• Paywalled Content Structured Data — I’ll refrain from ranting about my extreme distaste for paywalled content, but the new specification is super interesting to see. In Google’s guidelines on Subscription and Paywalled Content they provide a method for specifying not just that a webpage has a paywall, but for specifying which section(s) of the content is subject to the paywall.
  • Early Signs that Bing is Supporting JSON-LD — We are cautiously optimistic about Bing getting onboard with JSON-LD. One, because it’ll be great for the quality of their results and the web in general. Two, because now we really don’t need to deal with inline markup anymore.

Bonus: Stay up to date with the latest news in the world of structured data by bookmarking Aaron Bradley’s impressively comprehensive document tracking important developments in the space.

JSON-LD vs. Inline Markup

We’ve already touched on this a bit in this post, but let’s break it down a bit more to illustrate the differences between these two implementation methods.

JSON-LD Delivery

Basic JSON-LD Example

  • Self-contained <script>
  • Can contain any relevant data, even data not presented on page
  • Decoupled from presentation layer; content changes won’t break the data’s structure
  • Could theoretically be implemented without submitting any development requests

Inline Delivery

Basic inline

  • Baked into the HTML source code of the page
  • Can only be applied to data presented on page (meta tags are one notable exception)
  • Intrinsically linked to the presentation layer; content changes will almost certainly break the data’s structure
  • Can’t be implemented without major development requests/code changes

Well, when you put it that way it seems like a pretty easy choice to make? JSON-LD all the way.

The unfortunate thing is that we’ve all been trained to use inline microdata; I think we can survive the switch though. The other consideration is that not all search engines are built to handle JSON-LD…yet.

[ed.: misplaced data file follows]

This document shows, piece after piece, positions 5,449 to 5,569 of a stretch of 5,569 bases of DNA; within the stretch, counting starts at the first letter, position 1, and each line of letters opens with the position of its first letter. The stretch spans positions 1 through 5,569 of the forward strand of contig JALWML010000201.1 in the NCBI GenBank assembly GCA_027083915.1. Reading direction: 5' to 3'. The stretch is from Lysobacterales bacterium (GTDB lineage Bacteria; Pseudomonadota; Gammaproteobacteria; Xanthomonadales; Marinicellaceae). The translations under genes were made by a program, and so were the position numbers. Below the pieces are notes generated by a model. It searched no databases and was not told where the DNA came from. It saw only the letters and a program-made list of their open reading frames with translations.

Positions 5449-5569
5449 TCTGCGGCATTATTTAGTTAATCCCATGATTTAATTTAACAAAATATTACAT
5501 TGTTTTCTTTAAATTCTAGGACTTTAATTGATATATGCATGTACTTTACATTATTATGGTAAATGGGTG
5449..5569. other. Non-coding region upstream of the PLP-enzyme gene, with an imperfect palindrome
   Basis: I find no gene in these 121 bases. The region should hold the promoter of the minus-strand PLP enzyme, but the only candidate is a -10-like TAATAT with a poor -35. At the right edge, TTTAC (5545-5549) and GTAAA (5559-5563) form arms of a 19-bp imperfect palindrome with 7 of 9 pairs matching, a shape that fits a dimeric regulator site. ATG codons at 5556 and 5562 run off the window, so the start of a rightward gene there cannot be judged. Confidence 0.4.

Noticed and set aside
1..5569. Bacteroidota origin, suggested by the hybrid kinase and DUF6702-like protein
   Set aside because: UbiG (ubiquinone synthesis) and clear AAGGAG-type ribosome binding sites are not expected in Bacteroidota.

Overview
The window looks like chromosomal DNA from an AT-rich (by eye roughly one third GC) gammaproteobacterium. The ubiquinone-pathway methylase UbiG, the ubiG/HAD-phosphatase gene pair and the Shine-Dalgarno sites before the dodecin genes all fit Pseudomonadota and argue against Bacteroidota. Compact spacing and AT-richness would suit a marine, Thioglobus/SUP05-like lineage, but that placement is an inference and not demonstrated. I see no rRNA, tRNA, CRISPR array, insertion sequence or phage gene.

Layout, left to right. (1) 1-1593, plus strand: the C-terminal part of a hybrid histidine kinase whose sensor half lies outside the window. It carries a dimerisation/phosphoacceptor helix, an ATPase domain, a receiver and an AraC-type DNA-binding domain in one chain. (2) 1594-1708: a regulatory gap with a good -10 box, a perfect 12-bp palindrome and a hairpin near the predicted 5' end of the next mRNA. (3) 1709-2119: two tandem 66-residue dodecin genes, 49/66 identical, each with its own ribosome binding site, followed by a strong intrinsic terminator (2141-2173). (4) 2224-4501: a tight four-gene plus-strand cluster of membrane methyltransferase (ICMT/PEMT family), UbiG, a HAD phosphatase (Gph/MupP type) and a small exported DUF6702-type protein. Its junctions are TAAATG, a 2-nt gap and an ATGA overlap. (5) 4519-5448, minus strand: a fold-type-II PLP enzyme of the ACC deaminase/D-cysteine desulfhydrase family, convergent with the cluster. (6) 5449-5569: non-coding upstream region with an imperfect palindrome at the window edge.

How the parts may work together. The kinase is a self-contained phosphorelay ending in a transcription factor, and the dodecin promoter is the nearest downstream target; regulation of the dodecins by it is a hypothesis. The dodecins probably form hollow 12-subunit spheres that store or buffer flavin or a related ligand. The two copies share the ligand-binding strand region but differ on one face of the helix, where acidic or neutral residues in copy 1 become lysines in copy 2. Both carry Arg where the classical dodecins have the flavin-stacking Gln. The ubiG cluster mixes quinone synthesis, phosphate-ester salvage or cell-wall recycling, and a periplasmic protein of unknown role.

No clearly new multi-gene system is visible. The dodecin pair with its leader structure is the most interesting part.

However, if recent findings related to Bing’s JavaScript rendering are any indication this may soon become a non-issue. If you were motivated to cover all your bases, the safe bet throughout 2018 would probably be to implement both styles so that you had a fallback for the smaller engines that don’t yet support JSON-LD.

While inline markup is brittle, we do have a powerful tool called ItemRef and ItemId that can help overcome a lot of the challenges. But at some point, we have to ask ourselves if bending over backward for smaller engines is worth the extra work compared to the minimal return we might get. That’s a decision that each marketer needs to make for themselves but our recommendation these days is to focus on JSON-LD only.

So let’s talk about how to implement JSON-LD.

How to Implement JSON-LD on Your Site

We’ll start by discussing how to implement static (i.e., unchanging) JSON-LD and then we’ll get into the fun part: implementing dynamic JSON-LD with Google Tag Manager. Throughout this example, we’ll use the event page for TechSEO Boost (view it here) in pursuit of an Event Rich Card in Google.

TechSEO Boost

Implementing Static JSON-LD

This is fairly easy to do, with or without Google Tag Manager. You have three main options.

  1. Create (or copy) your static JSON-LD script and manually place it in the <head> of each page that you want it to appear on.
  2. Use a plugin (e.g., Yoast for SEO) that automatically generates and applies basic JSON-LD (supported types are limited) to key pages.
  3. Use Google Tag Manager to put the exact JSON-LD you need exactly where you need it.

To get started with writing your JSON-LD, head to Google’s Introduction to Structured Data or go straight to the source at

Once you have your JSON-LD ready to go in its static form, it’s time to get in on the site using GTM. You’ll need two GTM components: a tag and a trigger.

  • Tag — Type: HTML — Name: {{Schema Type}} JSON-LD — Contents: Your JSON-LD object, wrapped in <script> tags
  • Trigger — Type: Page View — Name: {{Page Name/Type}} — Conditions: Page Path equals /{{your-page}}

That’s literally all there is to it. Test that out in Preview Mode to ensure it’s firing, Publish, and then validate using Google’s Structured Data Testing Tool.

Implementing Dynamic JSON-LD

Static implementation is all well and good for information that’s constant (i.e., static) but what about when your structured data needs to reflect information in flux? Take products on an eCommerce website or event detail pages for example. Prices can change at any time. New events will continually be added over time. That’s a lot of ongoing JSON-LD maintenance.